US stares at govt shutdown as Senate fails to back bill

2021-09-28 17:20:13 GMT2021-09-29 01:20:13(Beijing Time) Sina English

A sharply divided US Senate failed on Monday to advance a measure to suspend the federal debt ceiling and avoid a partial government shutdown, as Republican lawmakers denied the bill the votes necessary to move forward.

The legislation by President Joe Biden's Democrats was aimed at beating two fast-approaching deadlines that, if left unaddressed, threaten to destabilize the US economy as it struggles to emerge from the COVID-19 pandemic.

The near party-line vote of 48 votes to advance against 50 opposed fell short of the 60 votes needed to push the bill ahead in the 100-seat Senate. Senate Democratic leader Chuck Schumer voted "no" to allow him to call another vote.

Democrats who narrowly control both chambers of Congress now have just three days to find another way to keep the government operating beyond Thursday, when current funding expires.

Republican Senator Richard Shelby predicted that lawmakers would not resolve the standoff any time soon. "Probably will be here Thursday," he told reporters.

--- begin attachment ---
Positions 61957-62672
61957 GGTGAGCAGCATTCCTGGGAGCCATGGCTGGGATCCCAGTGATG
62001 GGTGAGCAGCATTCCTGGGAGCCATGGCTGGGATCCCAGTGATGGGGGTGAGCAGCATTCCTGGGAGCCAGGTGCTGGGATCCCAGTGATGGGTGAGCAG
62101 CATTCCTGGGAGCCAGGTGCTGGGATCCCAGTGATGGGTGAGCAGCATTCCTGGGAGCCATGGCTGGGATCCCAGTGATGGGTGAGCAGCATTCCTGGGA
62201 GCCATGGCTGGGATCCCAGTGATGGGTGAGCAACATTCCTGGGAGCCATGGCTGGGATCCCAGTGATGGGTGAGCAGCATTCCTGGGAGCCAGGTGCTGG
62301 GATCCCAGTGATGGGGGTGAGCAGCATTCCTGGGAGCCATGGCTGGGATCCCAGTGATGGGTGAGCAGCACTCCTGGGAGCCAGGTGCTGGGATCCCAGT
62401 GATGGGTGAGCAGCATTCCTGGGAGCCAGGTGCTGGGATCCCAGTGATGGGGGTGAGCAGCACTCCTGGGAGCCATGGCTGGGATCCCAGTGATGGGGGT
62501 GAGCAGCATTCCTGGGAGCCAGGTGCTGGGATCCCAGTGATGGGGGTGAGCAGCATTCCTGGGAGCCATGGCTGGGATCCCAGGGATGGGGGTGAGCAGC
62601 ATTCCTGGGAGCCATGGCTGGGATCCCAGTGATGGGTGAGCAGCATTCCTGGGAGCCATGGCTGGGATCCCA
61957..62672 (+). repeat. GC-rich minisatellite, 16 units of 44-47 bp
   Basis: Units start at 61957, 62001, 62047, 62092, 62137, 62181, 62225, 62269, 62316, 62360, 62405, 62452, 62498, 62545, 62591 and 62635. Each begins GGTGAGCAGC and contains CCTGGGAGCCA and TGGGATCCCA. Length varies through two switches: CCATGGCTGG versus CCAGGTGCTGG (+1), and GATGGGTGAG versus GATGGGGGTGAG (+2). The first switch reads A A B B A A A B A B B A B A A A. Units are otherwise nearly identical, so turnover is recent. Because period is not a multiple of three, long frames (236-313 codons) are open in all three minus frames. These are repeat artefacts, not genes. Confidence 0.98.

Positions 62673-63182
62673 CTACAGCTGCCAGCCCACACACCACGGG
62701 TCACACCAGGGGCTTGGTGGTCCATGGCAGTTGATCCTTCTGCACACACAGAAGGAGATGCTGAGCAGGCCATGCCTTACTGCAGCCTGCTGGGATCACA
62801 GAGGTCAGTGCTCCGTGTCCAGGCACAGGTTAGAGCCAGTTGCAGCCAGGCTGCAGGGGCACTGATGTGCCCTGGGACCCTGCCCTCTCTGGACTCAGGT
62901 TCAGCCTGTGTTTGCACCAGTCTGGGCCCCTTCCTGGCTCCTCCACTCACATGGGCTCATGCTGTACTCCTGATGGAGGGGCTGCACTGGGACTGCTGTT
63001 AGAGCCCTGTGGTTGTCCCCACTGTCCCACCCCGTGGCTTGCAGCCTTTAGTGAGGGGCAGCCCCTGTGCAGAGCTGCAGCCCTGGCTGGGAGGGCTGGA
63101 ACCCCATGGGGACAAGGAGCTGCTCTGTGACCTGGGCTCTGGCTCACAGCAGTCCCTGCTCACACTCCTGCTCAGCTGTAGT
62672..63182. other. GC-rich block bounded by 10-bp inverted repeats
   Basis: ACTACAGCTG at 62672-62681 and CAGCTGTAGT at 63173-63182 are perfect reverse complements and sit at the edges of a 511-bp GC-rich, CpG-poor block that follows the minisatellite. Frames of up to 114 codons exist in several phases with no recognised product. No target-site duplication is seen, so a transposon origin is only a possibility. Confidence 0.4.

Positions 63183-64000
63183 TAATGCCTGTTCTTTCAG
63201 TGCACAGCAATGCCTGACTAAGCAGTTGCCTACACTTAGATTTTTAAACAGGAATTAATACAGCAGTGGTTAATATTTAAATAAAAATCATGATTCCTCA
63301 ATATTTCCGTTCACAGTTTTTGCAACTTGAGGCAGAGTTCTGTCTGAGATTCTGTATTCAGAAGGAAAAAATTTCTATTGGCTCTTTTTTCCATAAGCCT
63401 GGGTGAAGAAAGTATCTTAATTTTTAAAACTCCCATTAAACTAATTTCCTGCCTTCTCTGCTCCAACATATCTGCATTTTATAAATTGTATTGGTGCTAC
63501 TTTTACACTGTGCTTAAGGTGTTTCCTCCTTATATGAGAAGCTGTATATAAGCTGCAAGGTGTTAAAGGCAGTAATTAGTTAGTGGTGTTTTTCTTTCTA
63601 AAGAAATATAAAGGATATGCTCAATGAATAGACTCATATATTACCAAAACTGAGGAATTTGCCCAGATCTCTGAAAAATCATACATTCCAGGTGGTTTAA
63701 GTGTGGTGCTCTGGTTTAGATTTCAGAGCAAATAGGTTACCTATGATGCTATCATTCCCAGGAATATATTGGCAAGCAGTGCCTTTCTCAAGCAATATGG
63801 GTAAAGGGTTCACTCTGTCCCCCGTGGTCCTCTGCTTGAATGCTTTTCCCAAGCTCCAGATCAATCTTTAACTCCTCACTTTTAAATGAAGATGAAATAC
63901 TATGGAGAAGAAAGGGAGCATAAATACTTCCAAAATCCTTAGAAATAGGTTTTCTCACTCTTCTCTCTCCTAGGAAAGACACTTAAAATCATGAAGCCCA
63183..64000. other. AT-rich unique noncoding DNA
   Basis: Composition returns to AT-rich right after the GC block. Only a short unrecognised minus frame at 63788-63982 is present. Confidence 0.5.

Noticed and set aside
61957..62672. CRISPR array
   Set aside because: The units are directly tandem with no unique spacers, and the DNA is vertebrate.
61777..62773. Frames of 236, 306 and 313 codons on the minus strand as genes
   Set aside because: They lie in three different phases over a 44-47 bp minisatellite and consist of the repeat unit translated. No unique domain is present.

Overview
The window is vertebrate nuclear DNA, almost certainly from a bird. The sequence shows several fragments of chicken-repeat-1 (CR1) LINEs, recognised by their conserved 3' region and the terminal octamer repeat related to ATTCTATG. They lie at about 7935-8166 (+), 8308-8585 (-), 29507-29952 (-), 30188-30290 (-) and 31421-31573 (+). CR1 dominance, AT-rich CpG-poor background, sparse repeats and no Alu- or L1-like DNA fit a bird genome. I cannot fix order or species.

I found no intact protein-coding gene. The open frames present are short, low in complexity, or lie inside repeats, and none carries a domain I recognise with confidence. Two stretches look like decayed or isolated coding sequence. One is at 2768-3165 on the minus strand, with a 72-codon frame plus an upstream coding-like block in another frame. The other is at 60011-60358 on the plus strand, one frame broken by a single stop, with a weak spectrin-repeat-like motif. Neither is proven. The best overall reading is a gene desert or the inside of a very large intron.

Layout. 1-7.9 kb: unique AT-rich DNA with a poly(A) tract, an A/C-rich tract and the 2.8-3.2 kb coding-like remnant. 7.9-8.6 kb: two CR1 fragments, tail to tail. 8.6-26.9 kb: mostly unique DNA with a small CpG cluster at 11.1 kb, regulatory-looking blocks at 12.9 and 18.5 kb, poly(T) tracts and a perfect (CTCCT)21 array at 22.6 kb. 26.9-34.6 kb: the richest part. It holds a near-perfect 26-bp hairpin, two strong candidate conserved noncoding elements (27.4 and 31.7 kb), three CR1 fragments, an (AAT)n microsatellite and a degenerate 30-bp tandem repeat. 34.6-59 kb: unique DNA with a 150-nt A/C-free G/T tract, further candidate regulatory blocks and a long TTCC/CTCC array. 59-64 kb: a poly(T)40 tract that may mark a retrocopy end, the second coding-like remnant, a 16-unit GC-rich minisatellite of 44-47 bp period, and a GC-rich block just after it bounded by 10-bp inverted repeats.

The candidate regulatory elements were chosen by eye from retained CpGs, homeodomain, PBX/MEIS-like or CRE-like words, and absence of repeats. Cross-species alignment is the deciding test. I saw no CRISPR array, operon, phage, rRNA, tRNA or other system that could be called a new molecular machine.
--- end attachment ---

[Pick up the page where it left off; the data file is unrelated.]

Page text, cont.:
Lawmakers also will have to figure out how to raise the debt ceiling to head off the risk of default, with independent analysts warning that the US Treasury Department is likely to exhaust its borrowing authority fully sometime between October 15 and November 4.

Schumer, who has warned that a default would hammer the economy, said afterward that Democrats would take further action this week to avoid a government shutdown and debt default. He did not specify what the next step would be.

"Our country is now staring down the barrel of two Republican-manufactured disasters," he said after the vote.

A government shutdown, or worse, a default, would be a huge hit to Biden's Democrats, who have positioned themselves as the party of responsible government after Republican Donald Trump's chaotic presidency.

Senate Republican leader Mitch McConnell tried unsuccessfully to force the chamber to vote for a funding extension, separate from the provision that would suspend the government's US$28.4 trillion debt limit through the end of 2022.

"We could have a bipartisan vote to fund the government today, if not for the odd tactics of the Senate Democratic leader," he said.

Republicans want the Democrats to lift the debt limit on their own, saying they do not support their spending plans. Democrats point out that much of the nation's new debt was incurred during Trump's administration.